Dissertations and Theses

Date of Award


Document Type




First Advisor

Sarah O'Neill

Second Advisor

Khushmand Rajendran

Third Advisor

Lissa Weinstein


Maternal sensitivity, Maternal intrusiveness, child responsiveness, attachment, pre-natal risk, ADHD, irritability


ADHD is a highly impairing neurodevelopmental disorder and the family context provides a critical early environment where children’s risk for the disorder may be heightened or reduced. A parent’s style, that is their approach to interacting and guiding the child may provide children with warmth and security, or elicit fear, distrust and disappointment, both of which in turn impact behavior. However, the parent-child relationship is not unidirectional; it is dynamic. Children with high ADHD-like behaviors have greater difficulty relating to and interacting with their caregivers, while caregivers become increasingly stressed and show greater hostility and less warmth in their parenting. In turn, children’s frustration and responsiveness to the caregiver may become increasingly impaired. These coercive cycles may increase risk for greater severity of ADHD and childhood irritability as children get older. The present study used a moderated mediation model to assess these complex relations. It was hypothesized that pre- and perinatal risk would be associated with higher rates of less-than-optimal parenting, as seen through higher caregiver intrusiveness during preschool (ages 3-4 years), which in turn, would be associated with more severe ADHD and irritability at school-age (ages 8 – 9 years of age). It was also hypothesized that caregiver-preschool child attachment would moderate the relation between intrusive parenting style during preschool and child behavioral and emotional dysregulation at ages 8-9 years, such that stronger associations would be seen in the context of insecure attachment style than secure attachment style.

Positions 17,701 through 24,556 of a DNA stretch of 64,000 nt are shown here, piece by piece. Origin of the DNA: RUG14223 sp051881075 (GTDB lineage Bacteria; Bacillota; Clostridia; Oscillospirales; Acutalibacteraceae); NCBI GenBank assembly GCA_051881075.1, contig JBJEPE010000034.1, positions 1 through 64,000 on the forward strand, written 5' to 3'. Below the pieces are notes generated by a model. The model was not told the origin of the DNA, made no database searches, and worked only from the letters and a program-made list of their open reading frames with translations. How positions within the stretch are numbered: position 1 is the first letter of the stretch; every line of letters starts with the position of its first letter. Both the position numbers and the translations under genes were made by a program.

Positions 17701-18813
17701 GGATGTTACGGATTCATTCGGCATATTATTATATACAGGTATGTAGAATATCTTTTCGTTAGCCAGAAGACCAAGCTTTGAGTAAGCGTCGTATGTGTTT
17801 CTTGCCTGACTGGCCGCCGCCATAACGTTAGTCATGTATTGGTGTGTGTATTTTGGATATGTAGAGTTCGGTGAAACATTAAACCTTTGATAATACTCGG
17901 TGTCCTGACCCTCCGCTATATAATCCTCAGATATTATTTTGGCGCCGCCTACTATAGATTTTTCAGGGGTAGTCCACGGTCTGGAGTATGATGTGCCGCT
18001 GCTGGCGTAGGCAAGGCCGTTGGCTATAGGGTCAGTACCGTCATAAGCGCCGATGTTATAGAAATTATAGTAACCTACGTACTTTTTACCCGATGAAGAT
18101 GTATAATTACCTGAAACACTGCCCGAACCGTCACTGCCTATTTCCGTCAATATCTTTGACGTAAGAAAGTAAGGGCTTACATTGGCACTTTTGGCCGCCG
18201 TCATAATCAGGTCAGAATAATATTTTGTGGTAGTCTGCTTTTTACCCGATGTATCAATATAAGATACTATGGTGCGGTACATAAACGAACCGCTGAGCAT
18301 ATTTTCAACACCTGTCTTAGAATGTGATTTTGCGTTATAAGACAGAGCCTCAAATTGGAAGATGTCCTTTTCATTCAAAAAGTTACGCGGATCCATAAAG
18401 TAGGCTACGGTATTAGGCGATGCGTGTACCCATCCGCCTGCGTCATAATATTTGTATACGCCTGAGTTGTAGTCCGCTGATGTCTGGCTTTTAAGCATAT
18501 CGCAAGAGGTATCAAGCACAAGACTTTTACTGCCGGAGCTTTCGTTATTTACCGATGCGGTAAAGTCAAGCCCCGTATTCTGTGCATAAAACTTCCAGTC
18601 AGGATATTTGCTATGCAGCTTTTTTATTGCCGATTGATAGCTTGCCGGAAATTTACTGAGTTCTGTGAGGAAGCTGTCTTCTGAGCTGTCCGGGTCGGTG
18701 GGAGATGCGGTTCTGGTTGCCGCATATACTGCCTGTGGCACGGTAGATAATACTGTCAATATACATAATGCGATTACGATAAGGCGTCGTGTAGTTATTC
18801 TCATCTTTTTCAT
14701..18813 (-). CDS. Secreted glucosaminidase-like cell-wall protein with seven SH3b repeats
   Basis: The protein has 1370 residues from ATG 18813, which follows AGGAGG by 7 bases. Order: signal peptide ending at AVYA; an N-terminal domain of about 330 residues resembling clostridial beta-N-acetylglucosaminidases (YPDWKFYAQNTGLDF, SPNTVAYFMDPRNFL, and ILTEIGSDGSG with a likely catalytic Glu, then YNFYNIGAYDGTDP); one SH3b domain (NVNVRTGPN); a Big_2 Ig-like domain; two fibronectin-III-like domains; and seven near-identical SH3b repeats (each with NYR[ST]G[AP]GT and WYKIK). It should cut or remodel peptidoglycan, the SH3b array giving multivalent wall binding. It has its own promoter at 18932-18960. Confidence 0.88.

An ethnically and racially diverse sample of community-dwelling preschoolers [N=139; baseline Sex (%) = 74 (80) male] was recruited. At baseline, (child mean age = 4.32, SD = .46 years), mothers completed a retrospective account of their pregnancy and delivery of their child, and each child and their mother completed a 15-minute videotaped parent-child interaction. Videos were coded using Biringen’s Emotional Availability Scale. Children were reassessed approximately four to five years later (child mean age = 8.58, SD = .34 years). At this school-age follow-up, caregivers and their children’s teachers were asked to complete questionnaires of ADHD severity (ADHD-RS) and irritability (BASC-2). These responses were integrated with parent responses to the Kiddie SADS, a psychiatric interview to assess children’s psychopathology; specifically, ADHD and ODD severity and diagnoses. Moderated mediation models were run using Hayes’ PROCESS to test study aims. Results showed some evidence that pre/perinatal risk, although not associated with increased maternal intrusiveness, was associated with attachment style, and attachment style moderated the association between maternal intrusiveness and higher ADHD/irritability severity, or increased chance of having an ADHD/ODD diagnosis at ages 8-9. Overall, there has been some support for the association between parenting style moderated by attachment style and ADD/ODD outcomes that highlights a picture of child development and its risk factors as well as its mechanistic pathways in understanding the developmental trajectories of childhood psychopathology.



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